The Ascending Silver Screen
Movies became a part of the theater's fare at an early date. The first film attraction was a feature newsreel of a prize fight presented in February of 1906. Because of the primitive machinery and highly flammable film, movies were considered risky business. A jury-rigged projector and screen were set up in spite of objections from the theater's insurance agent. Though spared a fire, the management was humiliated by the failure of the projection machine just before the knockout. In 1909 another attempt was made to screen movies at the Everett- this time the insurance company's protestations caused the show to be cancelled.
Almost four years elapsed before the theater management tried again. Late in February of 1913 footage of the Pendelton Rodeo received enthusiastic audience response. That spring Lubin and Kalem productions were shown and in the fall Edison productions were booked for a three day stint.
The following year there were no less than eight film bookings, including a documentary on Antarctica with live narration and an early attempt at synchronized sound featuring Scot comic Harry Lauder. In May a series of vaudeville shows used short film chasers to close each performance.
But the watershed year for local cinema proved to be 1916. Late in June the Everett Theatre exhibited D.W. Griffith's "The Birth of a Nation," an historical extravaganza so popular that it was brought back at the end of the year for a return engagement. A second blockbuster, the Thomas Ince film "Civilization", followed in September. These features provided powerful evidence that movies were no longer mere novelties but had become major attractions in their own right.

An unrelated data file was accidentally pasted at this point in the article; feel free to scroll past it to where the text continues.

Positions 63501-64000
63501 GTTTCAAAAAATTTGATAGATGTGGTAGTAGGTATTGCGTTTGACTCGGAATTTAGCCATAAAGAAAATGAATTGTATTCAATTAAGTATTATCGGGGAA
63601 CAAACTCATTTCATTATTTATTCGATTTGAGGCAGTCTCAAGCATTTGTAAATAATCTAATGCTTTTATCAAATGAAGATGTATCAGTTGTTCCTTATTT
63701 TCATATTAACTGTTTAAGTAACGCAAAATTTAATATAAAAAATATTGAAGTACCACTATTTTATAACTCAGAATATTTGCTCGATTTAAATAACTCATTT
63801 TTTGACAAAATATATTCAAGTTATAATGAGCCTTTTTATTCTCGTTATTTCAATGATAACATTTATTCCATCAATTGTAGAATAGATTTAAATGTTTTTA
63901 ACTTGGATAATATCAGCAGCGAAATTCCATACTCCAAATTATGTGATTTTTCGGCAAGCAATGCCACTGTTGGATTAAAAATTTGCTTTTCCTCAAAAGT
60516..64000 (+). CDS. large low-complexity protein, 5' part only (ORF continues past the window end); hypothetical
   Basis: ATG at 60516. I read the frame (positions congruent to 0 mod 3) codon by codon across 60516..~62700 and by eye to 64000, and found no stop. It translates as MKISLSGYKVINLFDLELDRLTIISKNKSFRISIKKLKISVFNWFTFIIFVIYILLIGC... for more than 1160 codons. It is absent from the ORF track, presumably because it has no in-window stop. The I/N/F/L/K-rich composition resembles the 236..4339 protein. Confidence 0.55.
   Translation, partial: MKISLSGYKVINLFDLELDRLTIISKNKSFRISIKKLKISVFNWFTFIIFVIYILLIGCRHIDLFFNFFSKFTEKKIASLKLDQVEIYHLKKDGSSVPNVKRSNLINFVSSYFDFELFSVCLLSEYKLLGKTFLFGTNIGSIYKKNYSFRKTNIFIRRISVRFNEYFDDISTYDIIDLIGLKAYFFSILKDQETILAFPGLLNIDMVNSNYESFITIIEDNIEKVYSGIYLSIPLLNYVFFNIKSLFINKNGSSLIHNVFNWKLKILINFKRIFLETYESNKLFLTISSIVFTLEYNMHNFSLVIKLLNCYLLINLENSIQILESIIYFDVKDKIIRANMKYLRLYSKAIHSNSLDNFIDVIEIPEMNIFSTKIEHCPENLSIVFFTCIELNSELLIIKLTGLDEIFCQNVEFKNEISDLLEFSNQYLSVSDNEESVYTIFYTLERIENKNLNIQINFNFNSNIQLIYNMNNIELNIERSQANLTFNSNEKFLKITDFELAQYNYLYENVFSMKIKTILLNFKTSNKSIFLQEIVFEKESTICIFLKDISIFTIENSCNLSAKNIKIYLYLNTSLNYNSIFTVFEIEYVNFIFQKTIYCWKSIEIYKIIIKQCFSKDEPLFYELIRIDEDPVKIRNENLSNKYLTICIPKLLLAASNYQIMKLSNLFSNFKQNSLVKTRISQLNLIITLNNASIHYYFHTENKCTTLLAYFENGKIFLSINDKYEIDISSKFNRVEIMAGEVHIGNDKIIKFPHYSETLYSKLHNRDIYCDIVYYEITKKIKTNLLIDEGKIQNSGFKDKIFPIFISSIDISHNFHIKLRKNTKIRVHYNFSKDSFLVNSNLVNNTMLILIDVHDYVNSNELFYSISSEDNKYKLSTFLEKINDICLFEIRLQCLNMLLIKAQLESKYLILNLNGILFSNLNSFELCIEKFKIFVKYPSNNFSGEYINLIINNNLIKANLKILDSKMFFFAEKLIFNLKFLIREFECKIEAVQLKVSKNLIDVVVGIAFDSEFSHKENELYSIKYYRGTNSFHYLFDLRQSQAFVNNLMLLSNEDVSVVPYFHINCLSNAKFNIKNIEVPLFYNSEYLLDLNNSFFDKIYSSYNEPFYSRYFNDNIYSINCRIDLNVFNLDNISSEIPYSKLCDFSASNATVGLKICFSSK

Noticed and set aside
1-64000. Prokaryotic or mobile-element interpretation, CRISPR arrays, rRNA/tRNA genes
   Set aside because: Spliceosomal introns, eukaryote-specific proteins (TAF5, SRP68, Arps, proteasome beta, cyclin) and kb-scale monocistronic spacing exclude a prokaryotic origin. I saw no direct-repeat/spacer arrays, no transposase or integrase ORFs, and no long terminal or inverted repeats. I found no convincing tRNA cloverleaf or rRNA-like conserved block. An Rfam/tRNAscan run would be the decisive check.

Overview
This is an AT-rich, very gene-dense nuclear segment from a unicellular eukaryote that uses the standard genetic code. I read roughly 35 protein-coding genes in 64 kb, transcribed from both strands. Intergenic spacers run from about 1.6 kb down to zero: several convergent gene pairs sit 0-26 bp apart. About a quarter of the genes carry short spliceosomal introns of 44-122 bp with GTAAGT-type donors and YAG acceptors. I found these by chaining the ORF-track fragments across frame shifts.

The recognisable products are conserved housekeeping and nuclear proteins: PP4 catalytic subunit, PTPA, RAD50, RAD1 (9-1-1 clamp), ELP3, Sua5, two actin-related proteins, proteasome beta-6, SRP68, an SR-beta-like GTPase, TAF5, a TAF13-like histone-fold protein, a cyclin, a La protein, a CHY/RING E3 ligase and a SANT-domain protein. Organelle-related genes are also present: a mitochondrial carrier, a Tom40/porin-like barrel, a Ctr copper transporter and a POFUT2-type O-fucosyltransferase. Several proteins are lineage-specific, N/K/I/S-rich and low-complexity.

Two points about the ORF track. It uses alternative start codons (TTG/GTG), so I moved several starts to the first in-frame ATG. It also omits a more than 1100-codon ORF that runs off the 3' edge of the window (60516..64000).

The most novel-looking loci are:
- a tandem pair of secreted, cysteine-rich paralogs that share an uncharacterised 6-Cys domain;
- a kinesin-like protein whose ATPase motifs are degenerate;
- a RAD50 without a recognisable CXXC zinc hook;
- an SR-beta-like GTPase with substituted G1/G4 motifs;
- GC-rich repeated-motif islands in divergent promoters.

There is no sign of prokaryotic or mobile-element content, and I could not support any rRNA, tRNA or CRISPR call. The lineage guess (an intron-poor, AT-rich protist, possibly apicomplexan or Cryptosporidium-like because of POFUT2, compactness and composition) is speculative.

In 1918 the Everett Theatre was leased by former grocer Charles Swanson. Movies were eclipsing vaudeville and stock, so Swanson had the old proscenium boxes boarded up, the angle being too steep for decent movie viewing, and from August of 1918 the theater served principally as a movie house. Celluloid images of Theda Bara, Douglas Fairbanks, John Barrymore, Mary Pickford, Charles Chaplin and Dorothy Gish supplanted most of the live acts. The following year Swanson incorporated the Star Amusement Company and the Everett Theatre became part of his near-monopoly of local theaters.
One of the early film offerings after the change-over was Paramount's "Riddle Gawne", a western starring William S. Hart, who had appeared in person ten years before as "The Virginian." Many famous personalities who played the theater as live acts in earlier days returned during the Star Amusement era, but they were almost always on the screen instead of on stage.
When a celebrity did arrive in the flesh, his reputation was often the product of his film career. Character actor Henry B. Walthall was a respected representative of the legitimate stage, but most of the Everett audience for his live performance in Ibsen's "Ghosts" in 1920 remembered him as "The Little Colonel" from Griffith's "Birth of a Nation" four years earlier. A visitor the following year was handsome screen star Wallace Reid, a box-office idol created on the clean-cut American boy formula who was soon to die from the ravages of drug addiction.
Live entertainment gradually disappeared from the stages of local theaters. Vaudeville eclipsed stock and the motion picture novelties that were initially little more than chasers on vaudeville bills grew into feature films that crowded live acts from the stage. During the first three years of its existence, the Everett Theatre had operated between 60 and 80 days each year, offering mostly road shows. This schedule increased to an average of 132 days per year between 1905 and 1911, when stock companies were prominently featured as a backup to road shows. Thereafter, yearly use dropped to about 50 days until Swanson introduced his heavy schedule of movie bookings. In 1919 the theater was open 362 days, showing film 347 of those days. Each film cost less than a live show to present and movies often drew crowds comparable to the most successful live attractions.